Should Sexual Orientation Be Excluded from Student Records?
A new Texas State bill gives parents the right to access all written student records, including information about their children’s physical and mental health. The bill states that educators must share “general knowledge” about the child with their parent as it relates to attendance records, test scores, grades, disciplinary records, counseling records, psychological records, admissions applications, health and immunization information, teacher & school counselor evaluations, & behavioral patterns, and other records relating to the child's well-being. Although the bill does not specifically state that information regarding sexual orientation must be disclosed, critics fear that the bill will force teachers to “out” LGBTQ students due to its provision that if an educator withholds general knowledge about a student from the parent, they may face disciplinary action. The author of the bill, Senator Konni Burton, has issued a statement that the bill is intended to strengthen the partnership between school employees and parents and that fears of students being outed are unfounded.
Literacy Among Incarcerated Adults
The National Center for Educational Statistics has released the results of the US PIAAC Survey of Incarcerated Adults, which measures literacy, numeracy, and problem solving in technology-rich environments. Over 50% of incarcerated adults lack basic numeracy skills, and nearly a third lack basic literacy skills. U.S. Department of Education Secretary John B. King expressed concern that a lack of education and vocational training programs in prison reduces future opportunities for prisoners once they have served their time and increases the likelihood of recidivism.
Happenings. A study of approximately 10,000 high-school sophomores, their parents, and teachers, reveals differences in how math and English teachers communicate with parents from different racial, ethnic, and immigrant backgrounds. Among the findings is that teachers are much more likely to reach out to black and Latino parents regarding behavioral problems than they are white ones. A new report from Data & Society Research Institute reveals that young adults under 30, especially young women, and LGBT individuals are much more likely to experience and witness online harassment, and suffer negative effects.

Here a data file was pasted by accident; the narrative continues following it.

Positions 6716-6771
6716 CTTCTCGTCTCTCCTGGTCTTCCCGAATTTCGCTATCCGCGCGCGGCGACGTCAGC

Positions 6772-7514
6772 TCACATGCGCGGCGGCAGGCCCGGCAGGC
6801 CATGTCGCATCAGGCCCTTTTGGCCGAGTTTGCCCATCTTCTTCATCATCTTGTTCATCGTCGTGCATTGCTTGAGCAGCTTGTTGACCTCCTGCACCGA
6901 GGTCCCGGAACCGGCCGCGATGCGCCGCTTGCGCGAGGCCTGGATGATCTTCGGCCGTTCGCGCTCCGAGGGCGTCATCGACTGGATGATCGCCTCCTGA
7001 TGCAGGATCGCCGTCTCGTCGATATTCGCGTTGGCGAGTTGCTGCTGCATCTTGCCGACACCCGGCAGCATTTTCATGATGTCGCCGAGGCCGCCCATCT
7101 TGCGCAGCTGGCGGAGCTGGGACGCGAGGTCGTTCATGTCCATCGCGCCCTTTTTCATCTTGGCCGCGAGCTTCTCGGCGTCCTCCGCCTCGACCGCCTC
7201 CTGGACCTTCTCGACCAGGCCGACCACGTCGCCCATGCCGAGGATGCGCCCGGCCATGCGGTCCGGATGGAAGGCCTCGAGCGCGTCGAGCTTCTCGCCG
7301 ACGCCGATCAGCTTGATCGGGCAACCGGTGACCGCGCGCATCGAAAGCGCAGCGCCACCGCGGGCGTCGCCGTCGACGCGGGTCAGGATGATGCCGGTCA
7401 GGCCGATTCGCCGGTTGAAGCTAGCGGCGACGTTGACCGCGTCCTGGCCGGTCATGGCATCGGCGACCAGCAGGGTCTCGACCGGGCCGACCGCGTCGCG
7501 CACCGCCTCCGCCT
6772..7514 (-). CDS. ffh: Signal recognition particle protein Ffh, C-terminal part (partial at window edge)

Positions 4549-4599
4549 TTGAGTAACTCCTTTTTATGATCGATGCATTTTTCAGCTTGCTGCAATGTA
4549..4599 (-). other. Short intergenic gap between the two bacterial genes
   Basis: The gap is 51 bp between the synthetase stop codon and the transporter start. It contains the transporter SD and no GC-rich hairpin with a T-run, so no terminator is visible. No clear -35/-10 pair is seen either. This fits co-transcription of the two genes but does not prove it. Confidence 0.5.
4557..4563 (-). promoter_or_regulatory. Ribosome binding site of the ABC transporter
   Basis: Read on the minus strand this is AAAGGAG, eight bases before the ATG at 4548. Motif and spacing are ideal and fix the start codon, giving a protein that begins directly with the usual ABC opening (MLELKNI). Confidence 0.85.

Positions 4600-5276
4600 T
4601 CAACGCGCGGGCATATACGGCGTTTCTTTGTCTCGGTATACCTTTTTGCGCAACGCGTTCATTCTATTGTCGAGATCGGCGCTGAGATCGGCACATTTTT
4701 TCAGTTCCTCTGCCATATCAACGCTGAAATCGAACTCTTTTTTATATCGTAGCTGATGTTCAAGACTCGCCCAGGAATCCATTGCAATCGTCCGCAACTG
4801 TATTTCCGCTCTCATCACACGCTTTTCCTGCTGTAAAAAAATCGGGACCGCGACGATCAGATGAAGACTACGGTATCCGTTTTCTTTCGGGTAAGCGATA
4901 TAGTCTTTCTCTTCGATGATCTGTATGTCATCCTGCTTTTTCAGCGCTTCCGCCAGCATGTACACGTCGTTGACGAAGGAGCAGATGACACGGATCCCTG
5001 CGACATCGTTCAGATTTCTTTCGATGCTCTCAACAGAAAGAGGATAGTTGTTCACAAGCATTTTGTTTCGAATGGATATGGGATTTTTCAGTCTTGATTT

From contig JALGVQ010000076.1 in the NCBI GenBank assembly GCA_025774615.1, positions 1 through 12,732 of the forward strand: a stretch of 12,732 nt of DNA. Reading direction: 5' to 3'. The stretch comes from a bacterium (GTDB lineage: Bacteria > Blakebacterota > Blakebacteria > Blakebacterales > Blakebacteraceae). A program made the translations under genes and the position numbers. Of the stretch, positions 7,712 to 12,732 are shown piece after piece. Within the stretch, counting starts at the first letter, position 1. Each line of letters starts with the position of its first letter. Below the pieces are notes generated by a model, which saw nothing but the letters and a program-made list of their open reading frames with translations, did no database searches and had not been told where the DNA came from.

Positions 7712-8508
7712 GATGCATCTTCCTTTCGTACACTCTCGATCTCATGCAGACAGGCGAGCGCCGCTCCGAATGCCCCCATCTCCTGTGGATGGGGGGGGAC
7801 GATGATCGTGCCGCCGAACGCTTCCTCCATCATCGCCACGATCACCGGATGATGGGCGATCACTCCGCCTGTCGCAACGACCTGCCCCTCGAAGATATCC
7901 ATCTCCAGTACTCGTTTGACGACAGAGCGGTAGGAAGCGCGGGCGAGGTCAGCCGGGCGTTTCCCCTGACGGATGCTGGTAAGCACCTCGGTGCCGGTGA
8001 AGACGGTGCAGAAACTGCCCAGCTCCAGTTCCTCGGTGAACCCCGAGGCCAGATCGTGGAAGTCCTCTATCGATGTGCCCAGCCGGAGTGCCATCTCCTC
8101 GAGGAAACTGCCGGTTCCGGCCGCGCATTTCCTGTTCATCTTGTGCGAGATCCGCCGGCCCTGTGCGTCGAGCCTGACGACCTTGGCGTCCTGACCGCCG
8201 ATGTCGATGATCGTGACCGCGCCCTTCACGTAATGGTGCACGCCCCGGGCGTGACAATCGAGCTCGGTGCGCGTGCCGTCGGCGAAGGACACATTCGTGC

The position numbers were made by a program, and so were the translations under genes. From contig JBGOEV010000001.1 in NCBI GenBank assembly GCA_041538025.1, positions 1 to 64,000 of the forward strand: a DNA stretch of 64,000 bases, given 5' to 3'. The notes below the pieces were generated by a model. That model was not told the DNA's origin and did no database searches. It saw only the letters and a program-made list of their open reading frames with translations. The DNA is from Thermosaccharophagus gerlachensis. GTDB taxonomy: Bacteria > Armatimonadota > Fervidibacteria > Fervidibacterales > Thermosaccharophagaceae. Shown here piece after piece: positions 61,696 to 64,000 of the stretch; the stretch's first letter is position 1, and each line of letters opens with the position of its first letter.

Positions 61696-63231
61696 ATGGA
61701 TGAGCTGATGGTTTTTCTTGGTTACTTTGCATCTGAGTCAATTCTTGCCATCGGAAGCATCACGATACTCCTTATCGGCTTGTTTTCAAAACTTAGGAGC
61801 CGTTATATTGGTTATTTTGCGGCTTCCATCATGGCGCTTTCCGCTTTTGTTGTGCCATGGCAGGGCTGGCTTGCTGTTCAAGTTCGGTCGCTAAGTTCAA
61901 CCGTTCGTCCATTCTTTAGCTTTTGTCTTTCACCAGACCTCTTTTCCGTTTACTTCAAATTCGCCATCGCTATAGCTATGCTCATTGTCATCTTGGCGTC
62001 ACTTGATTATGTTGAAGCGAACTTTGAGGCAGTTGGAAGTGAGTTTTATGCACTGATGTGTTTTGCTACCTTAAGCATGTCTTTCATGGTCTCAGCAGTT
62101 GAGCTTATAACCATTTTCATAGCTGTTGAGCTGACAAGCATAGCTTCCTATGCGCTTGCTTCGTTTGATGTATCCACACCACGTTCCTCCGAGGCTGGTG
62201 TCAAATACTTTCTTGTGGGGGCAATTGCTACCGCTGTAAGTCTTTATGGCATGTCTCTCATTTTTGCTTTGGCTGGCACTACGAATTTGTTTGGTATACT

Youth and Fake or Biased News
A recent study conducted by the Stanford History Education Group on evaluating information in the digital civic context made a startling find: “Overall, young people’s ability to reason about the information on the Internet can be summed up in one word: bleak.” As reported in the Wall Street Journal, the study found that across age groups, young people were largely unable to distinguish real news from sponsored content and false content. This deficit poses a great challenge to parents and educators as they try to prepare youth to be knowledgeable and civically engaged young adults. By the time kids turn 18, almost 90% of them regularly obtain news information from social media, where “echo chambers” may make separating real from fake news and discerning bias in news even more challenging. The WSJ article suggests that children and teens should learn the “basic skills used by professional fact-checkers,” such as evaluating sources’ reliability based on whether they are corroborated by other websites, and whether they are “named, independent, and well-informed or authoritative.” However, Berkman Klein Faculty Fellow Judith Donath argues that developing our personal fact-checking skills isn’t enough to promote fact-based civic discourse. In a CNN opinion piece, Dr. Donath explains that the allure of fake news stories online is difficult to combat because even fact checking “can be counterproductive” due to group dynamics such that “[w]hen a story that a community believes is proved fake by outsiders, belief in it becomes an article of faith, a litmus test of one’s adherence to that community’s idiosyncratic worldview.” Fake news seems to proliferate online due to users’ ignorance about sources’ veracity, such as the Stanford study described, as well as users’ disregard for veracity and willingness to share fake news to signal their membership in a community.